Traditional Nanny

  • The main childcare provider in the home.
  • In charge of the children’s overall health and well-being.
  • Responsible for preparing children’s meals, tidying up their bedrooms, etc.
  • Actively engages the children daily in both indoor and outdoor play.
  • May drive children to/from school and activities, as required.

Nanny/House Manager

  • Performs the same duties as a traditional Nanny, plus:
  • Administrative duties, such as paying household bills.
  • Supervising other household staff, if applicable.
  • Running errands.
  • Grocery shopping.
  • Doing laundry.

Education Support Nanny

  • Has a teaching or education background.
  • Performs the same duties as a traditional Nanny, plus:
  • Assists with homework and project completion in physical and/or online form.
  • In charge of managing the technology for children’s online learning (e.g., websites, passwords, schedules, deadlines, etc.), if applicable.
  • Liaises with the children’s teachers regarding homework assignments, projects, tests, etc.

Nanny Educator/Tutor

  • Has specific teaching credentials (B. Ed or M. Ed.) and classroom teaching experience.
  • Hired for the specific purpose of teaching the family’s children in the home.
  • Develops the curriculum and teaching plans for the school year in accordance with local education standards.
  • Purchases all required support materials to support teaching and children’s learning.
  • Responsible for all teaching, evaluating, and progress reporting.
  • Assists with homework and project completion in physical and/or online form.
  • In charge of managing the technology for children’s online learning (e.g., websites, passwords, schedules, deadlines, etc.), if applicable.

Travelling Nanny

  • Hired on a short-term basis, specifically to travel or go on vacation with a family, or
  • Hired as a traditional Nanny for a family who travels regularly.
  • Engages with and cares for the children from morning to evening.
  • Organizes personalized activities for the children, depending on the location and according to the parents’ requirements.
  • Needs to be an experienced traveller, so as to anticipate the children’s needs and plan accordingly in advance.

Newborn Care Specialist

  • Highly specialized and trained to focus on the care and well-being of newborn infants.
  • Generally works independently with minimal guidance from parents.
  • Helps establish good feeding and sleeping habits in newborns.
  • Familiar with behaviours, appearance, and general care of newborns.
  • Understand and recognize signs of possible food allergies, intolerances, and reflux in newborns, and know ways to help.
  • Understand the value of and can support a breastfeeding parent.
  • Have an understanding of Postpartum Mood Disorders, can recognize them, and confidently address them as they arise.

Night Nanny

  • Provides all aspects of infant care during the night.
  • Bottle-feeding and nursing help, as well as burping.
  • Helps with bathing the infant and changing diapers.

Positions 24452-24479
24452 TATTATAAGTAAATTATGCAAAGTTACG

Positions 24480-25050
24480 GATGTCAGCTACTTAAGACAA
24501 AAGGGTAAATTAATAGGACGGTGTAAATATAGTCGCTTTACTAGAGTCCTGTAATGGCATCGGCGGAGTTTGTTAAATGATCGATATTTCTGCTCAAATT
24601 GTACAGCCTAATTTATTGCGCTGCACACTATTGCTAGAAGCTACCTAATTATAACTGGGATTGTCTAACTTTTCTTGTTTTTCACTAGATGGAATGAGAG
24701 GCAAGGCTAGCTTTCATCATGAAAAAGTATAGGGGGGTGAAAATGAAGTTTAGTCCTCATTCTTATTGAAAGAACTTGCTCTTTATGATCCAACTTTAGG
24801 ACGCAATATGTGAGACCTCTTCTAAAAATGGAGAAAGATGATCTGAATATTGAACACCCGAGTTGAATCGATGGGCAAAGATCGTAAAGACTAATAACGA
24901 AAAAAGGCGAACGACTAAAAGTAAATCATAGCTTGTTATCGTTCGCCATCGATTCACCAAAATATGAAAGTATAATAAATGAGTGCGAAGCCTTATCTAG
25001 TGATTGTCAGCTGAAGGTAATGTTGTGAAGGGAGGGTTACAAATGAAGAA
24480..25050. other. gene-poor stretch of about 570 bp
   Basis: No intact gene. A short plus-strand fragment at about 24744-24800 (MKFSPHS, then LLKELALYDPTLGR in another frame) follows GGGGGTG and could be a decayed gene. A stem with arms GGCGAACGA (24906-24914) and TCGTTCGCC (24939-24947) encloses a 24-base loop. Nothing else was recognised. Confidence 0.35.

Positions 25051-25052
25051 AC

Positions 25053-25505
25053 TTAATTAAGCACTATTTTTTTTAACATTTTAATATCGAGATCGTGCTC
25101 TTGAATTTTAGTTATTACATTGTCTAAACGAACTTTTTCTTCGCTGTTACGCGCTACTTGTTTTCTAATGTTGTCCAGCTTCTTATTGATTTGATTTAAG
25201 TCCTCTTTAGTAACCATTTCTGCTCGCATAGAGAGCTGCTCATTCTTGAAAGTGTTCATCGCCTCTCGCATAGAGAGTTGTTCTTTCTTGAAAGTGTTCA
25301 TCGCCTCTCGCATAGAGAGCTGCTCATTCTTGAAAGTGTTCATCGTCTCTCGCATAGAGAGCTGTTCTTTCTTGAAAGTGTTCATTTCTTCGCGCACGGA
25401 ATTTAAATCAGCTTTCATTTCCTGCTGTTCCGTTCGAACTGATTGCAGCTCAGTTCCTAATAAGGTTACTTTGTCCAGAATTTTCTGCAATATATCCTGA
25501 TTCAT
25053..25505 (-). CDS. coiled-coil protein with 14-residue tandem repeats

• Helps establish good feeding and sleeping habits in infants.
  • Any other infant care-related duties, as needed.

Labour Doula

  • Has specific training and certification in supporting the parents through the labour and delivery process.
  • Doulas give parents support, but do not provide medical care or deliver the baby.
  • Focus is on the family, not necessarily the newborn.

Postpartum Doula

  • Helps provide support to the family in the first few weeks following the birth.
  • Provides education, baby care, birth parent care, and household assistance.
  • Focus is on supporting the family, not necessarily the newborn.
Categories
For Parents

The Cost of Hiring a Nanny

We have been swamped with families calling to try to figure out their childcare/educational options for the summer. In an effort to help families define exactly what they need we have created a breakdown of the different types of childcare and education along with their costs.

Traditional Nanny – Cost: Depending on the city, between $20-$30hr gross
Best for families with children who are too young for school or need additional care outside of school hours.

  • Main childcare provider in the home
  • In charge of the children’s health and well-being
  • Responsible for preparing children meals, tidying up after the children.
  • Actively engages the children daily in both indoor and outdoor play
  • May occasionally help out with homework
  • May help with additional household duties such as meal preparation, errands or laundry.

Education Minded/High End Nanny – Cost: $25-$35/hr (depending on location)

  • Main childcare provider in the home
  • In charge of the children’s health and well-being
  • Responsible for preparing children meals, tidying up after the children.
  • May have an ECE, Bachelor of Education or Masters of Education
  • Is passionate about education and learning
  • Actively creates a learning environment to positively influence the children’s minds
  • Incorporates learning into the children’s everyday activities.

Education Support Childcare – Costs: $25-35/hr (depending on location)

  • Best for families who are sending their children to school in person or online.